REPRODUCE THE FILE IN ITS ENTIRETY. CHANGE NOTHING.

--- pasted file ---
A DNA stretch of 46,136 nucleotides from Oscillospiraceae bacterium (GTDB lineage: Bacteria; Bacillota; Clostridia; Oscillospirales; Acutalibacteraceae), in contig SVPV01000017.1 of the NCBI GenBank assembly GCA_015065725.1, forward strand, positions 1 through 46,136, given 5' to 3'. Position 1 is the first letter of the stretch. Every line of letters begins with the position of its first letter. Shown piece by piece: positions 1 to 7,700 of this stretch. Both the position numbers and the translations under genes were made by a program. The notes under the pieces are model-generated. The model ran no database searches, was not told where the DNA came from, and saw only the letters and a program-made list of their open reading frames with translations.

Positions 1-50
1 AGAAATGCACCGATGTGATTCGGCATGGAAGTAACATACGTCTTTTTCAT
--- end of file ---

A DNA stretch of 46,136 nucleotides from Oscillospiraceae bacterium (GTDB lineage: Bacteria; Bacillota; Clostridia; Oscillospirales; Acutalibacteraceae), in contig SVPV01000017.1 of the NCBI GenBank assembly GCA_015065725.1, forward strand, positions 1 through 46,136, given 5' to 3'. Position 1 is the first letter of the stretch. Every line of letters begins with the position of its first letter. Shown piece by piece: positions 1 to 7,700 of this stretch. Both the position numbers and the translations under genes were made by a program. The notes under the pieces are model-generated. The model ran no database searches, was not told where the DNA came from, and saw only the letters and a program-made list of their open reading frames with translations.

Positions 1-50
1 AGAAATGCACCGATGTGATTCGGCATGGAAGTAACATACGTCTTTTTCAT